If you gots the fullblown Ebola, say your prayers.

Mon, 08/11/2014 - 17:44 | 5077928 Tio-CR
Tio-CR's picture




Per dr Levy, like in the clinical syndrome of scurvy ...

hemorrhage is a reaction  due to low levels of vitamin c

by stopping the bleed out hemorrhage - the death toll will be reduced to zero

Mon, 08/11/2014 - 17:46 | 5078870 Winston Churchill
Winston Churchill's picture

There is only one true class of drug and/or supplement.

Anti biotics.Every other one has different effects at different dosages.

I take vitamin E as a blood thinner, instead of medication per se, but I still have my

haemocrit checked monthly.

Just because something is natural doesn't make it harmless,plenty of poisons occur naturally.

Be careful.

Mon, 08/11/2014 - 19:49 | 5079520 Fish Gone Bad
Fish Gone Bad's picture

Comparing an Ebola infection to scurvy is really a disservice.  Ebola does not cause a vitamin C deficiency.  Its a free country and you are free to eat as many vitamins as you choose, but it will absolutely not help.

When patients develop appendicitis, the appendix becomes inflamed and needs to be removed.  If the surgeon opens the patient up, the appendix is friable (leaky) and will easily just fall apart, spreading infection. The inflamed appendix is not caused by a vitamin C deficiency, and giving no amount of vitamin C will stabilize the patient.  The surgeon usually gives a few doses of ampiicillin, gentamicin and metronidazole first to kill off the causative organisms, then removes the diseased tissue.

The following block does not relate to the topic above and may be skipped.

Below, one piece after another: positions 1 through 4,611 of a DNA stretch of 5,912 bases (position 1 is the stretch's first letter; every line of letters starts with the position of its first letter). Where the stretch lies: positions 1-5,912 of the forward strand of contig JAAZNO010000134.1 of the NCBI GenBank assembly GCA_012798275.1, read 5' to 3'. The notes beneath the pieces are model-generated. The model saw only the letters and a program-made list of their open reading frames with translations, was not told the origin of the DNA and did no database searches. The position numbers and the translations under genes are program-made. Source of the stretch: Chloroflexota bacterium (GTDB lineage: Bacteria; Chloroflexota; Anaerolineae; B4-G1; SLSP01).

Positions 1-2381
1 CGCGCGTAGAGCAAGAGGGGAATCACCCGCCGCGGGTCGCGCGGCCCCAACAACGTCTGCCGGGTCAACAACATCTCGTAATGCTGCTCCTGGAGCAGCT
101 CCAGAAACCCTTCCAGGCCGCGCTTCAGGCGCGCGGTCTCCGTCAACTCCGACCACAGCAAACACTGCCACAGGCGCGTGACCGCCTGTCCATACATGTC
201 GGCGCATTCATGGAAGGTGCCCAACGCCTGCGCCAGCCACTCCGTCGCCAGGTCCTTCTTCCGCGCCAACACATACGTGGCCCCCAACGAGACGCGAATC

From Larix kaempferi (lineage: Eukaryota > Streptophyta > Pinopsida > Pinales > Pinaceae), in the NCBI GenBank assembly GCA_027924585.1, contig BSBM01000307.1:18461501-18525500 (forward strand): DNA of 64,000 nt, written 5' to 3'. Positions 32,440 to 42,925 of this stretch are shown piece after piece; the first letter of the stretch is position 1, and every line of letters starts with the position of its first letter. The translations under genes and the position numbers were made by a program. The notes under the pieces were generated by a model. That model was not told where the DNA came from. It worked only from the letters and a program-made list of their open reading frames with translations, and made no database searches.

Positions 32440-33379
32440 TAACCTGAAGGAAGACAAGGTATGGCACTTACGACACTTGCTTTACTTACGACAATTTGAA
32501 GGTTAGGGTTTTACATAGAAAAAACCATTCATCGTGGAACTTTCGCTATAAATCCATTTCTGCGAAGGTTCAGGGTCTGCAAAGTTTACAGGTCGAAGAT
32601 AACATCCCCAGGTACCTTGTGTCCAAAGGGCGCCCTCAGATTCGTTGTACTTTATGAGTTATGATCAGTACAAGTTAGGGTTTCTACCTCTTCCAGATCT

Mon, 08/11/2014 - 20:30 | 5079717 Tio-CR
Tio-CR's picture



Per Dr. Levy


Patients with infections show increased levels of oxidative stress, pro-oxidants, free radicals


and decreased levels of anti-oxidants (vitamin c) as they are consumed or metabolized.


When the infection is severe the body has a massive consumption of anti-oxidants (vitamin c)


and patients can often get the clinical syndrome of scurvy and its primarily reaction hemorrhage


So based in your studies or reasearch can you tell us

what is the reason for the  hemorrhage in patients with

scurvy, ebola or west nile viruses ?

Tue, 08/12/2014 - 04:38 | 5080859 downthehatch
downthehatch's picture

i dont take any supplements and have not had a cold for 5 years ?

Mon, 08/11/2014 - 14:31 | 5077578 barre-de-rire
barre-de-rire's picture

can you still look at you in the mirror when since 1976 army  manipulate this shit to make  most dangerous virus ever discovered, and this virus could be simply kiiled with vitamin C IV...?



Mon, 08/11/2014 - 15:09 | 5077685 Tio-CR
Tio-CR's picture

or is it that you are just another paid troll ?


Meet Dr. Thomas Levy
Dr. Levy received his Bachelor of Arts degree in biology from the Johns Hopkins University
in 1972. He later graduated from the Tulane University School of Medicine in 1976.
Continuing his training at Tulane, he specialized first in internal medicine and then in
cardiology, receiving board certification in both of these disciplines. After completing his
postgraduate training, Dr. Levy served as an assistant professor of medicine at Tulane
Medical School for another three years. After a private practice of adult cardiology, Dr.